Morgan full movie review - Will Ridley Scott Be Proud of The Directional Debut of His Son?
Science fiction, a genre that stops working and self-destructs over time, it is buried into a deadline as hesitant and battered as any other genre that Hollywood exploits until the total exacerbation of it.
For some time, the dearth of purely new ideas has been a cinematic pandemic that has potentially harmed the big and powerful global film studios, such alarming lack is responsible for the weekly remakes and reboots of already released movies or films with attractive outward appearance, which contain aspects and developments technically copied. This is the regrettable event of Luke Scott. Carrying upon his shoulders the 'Scott' surname must not be easy, in view that his father, the selfsame Ridley S. is responsible for some cult classic movies and one of the film directors more relevant and influential of the recent years; It may be that this pressure caused that the last film of the novice director, "Morgan", to deliver a film with existential and philosophical discourses, which did not fulfill what it asserted. It is a shame that Ridley would give his consent to one imitation less sophisticated and profound from "Ex Machina", perhaps, it was a family thing or just one explicit 'artificial intelligence'.
The story by Seth W. Owen takes us into a world set in the future, in which the possibility of being a creator of life is openly feasible. Around the reused premise, a group of scientists, geographically isolated, create stable human hybrids with scientific and technological aspirations. The crux of the plot is that said perfect human being, conceived by genetic manipulation, starts to develop a more complicated thought phase, one in which humanized emotions and feelings can be unexpectedly dangerous. There is no problem in telling a story that's been told before in this kind of films, provided that they institute it a dissimilar style and a different use that aim to offer a solid and powerful contribution to the general idea. The previous rule did not regulate the film of Luke Scott, considering that besides not give an inherently intelligent response to well-known story, living in the shadow of several classics of science fiction - among them, some of his father - and tries to innovate becoming the little it had been achieved in an incoherent horror-thriller filled with unjustified violence.
"Ex Machina", the Sci-Fi surprise of 2015 is its illustrious mentor. The acclaimed work of the English novelist, screenwriter, film producer and director; Alex Garland, has a connection with most of its ambitions and motivations with "Morgan", even so, despite the fact that its director, Luke Scott, affirmed that was not aware of the fantastic film of Alicia Vikander until after the post- production of the film, "Morgan" feels like a lighter version of it, with a budget much smaller, with a completely distant approach and with wholly disconcerting results. In addition to that movie, the film seems to be based on the mythical "Frankenstein" by Mary Shelley, another nightmare that has been treated in a thousand ways - thousand and one with this - in where the creation of artificial life is limited by the own human foibles. In a nutshell, "Morgan" does not possess the same paced of those movies, since it lacks of reflective questions that forge science fiction, questions such as: in what will a machine affect to humanity, why does it deserve to stay, will they perish someday.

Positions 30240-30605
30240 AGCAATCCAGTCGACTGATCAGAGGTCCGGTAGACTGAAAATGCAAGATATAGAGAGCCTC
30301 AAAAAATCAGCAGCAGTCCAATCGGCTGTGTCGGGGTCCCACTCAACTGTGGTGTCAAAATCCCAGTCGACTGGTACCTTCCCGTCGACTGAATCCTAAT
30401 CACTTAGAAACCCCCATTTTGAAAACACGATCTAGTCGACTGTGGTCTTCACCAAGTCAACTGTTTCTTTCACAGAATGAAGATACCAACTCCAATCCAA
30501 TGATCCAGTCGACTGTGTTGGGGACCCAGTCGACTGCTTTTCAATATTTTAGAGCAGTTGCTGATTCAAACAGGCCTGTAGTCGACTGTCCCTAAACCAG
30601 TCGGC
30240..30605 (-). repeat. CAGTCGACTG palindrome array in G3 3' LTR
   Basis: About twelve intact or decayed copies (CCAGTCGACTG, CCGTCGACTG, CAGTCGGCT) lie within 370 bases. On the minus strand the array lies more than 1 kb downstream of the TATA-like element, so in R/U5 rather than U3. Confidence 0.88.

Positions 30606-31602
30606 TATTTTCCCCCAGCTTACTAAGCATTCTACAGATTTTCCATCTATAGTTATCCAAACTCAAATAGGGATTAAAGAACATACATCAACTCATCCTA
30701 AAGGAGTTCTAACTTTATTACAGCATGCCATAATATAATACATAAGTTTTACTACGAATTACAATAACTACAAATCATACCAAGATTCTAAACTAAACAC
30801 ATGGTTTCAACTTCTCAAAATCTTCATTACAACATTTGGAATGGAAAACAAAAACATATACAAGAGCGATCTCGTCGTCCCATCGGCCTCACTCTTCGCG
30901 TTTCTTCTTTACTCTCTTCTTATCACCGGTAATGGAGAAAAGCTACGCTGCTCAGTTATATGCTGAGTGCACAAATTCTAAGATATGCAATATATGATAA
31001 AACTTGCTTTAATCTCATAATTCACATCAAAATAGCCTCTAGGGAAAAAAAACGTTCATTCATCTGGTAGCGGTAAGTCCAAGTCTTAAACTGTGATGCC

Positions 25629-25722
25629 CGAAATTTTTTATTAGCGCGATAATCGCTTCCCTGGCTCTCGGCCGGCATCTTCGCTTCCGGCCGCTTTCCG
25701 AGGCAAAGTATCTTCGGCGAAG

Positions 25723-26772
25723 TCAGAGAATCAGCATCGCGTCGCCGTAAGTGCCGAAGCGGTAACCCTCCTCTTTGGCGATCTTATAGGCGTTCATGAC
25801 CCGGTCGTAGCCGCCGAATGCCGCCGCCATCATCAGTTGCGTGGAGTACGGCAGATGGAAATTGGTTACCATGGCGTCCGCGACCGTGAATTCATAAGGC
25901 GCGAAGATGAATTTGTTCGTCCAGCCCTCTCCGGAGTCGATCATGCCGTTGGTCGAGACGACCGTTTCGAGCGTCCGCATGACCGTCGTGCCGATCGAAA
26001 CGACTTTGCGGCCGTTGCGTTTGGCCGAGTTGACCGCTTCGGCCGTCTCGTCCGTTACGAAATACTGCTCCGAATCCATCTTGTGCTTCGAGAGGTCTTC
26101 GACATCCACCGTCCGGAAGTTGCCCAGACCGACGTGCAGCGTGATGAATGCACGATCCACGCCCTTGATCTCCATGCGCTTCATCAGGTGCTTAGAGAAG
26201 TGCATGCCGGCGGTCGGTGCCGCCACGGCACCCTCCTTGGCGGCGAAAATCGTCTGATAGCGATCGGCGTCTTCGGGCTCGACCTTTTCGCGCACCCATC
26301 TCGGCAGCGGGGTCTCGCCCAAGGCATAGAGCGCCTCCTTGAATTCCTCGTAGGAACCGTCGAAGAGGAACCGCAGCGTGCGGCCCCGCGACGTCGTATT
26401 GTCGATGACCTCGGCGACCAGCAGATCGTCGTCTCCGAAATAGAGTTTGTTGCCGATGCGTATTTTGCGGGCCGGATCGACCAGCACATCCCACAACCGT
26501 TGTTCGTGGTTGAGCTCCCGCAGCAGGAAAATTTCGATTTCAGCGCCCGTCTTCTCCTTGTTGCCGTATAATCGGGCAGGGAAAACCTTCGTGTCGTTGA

The infinite flaws of the movie focuses on the performances of its squandered cast. Despite having actors and actresses as prestigious as for getting some nominations in the Academy Awards, the spectrum around the film manages to diminish the potential of the cast to zero. We have an unrecognizable Kate Mara - and not precisely by her physical appearance -, who plays the main role, Lee Weathers, a cold and dry professional that takes care of finding the answer to problems with secret investigations, who from the beginning showed herself indifferent and inert. You will be taken aback with the performance of Mara, which although it is justifiable in the final stretch, exceeds the insipidness and lividity required for the character. Similarly happens with Anya Taylor-Joy, the little gem with a wonderful and blessed future of "The VVitch", she is hidden in almost the entire length of the film under the depth and darkness of her grey sweatshirt, giving a performance somewhat blundering and very regular in the designated role, so , comparisons with Vikander are unnecessary. Concerning what is referred the supporting cast, they verge on the ridiculous and only a few manage to explore the small potential of their characters with tenacity and peculiarities characteristic of the own actors (Rose Leslie and Michelle Yeoh). Thus, the appropriate definition for the debut of Scott would be a wasted opportunity, a poorly developed opportunity, an opportunity that should never have happened. Slow paced, formulaic and boring, "Morgan" takes refuge in the luxuries of "Ex Machina" and fatefully becomes in a thriller film that prioritizes action more than its motivations. This is the only movie with an unexpected ending that I wasn't surprised, and sadly is destined to succumb in the lugubrious and painful area of the worst films of the year. Luke, I'm sorry, perhaps next time.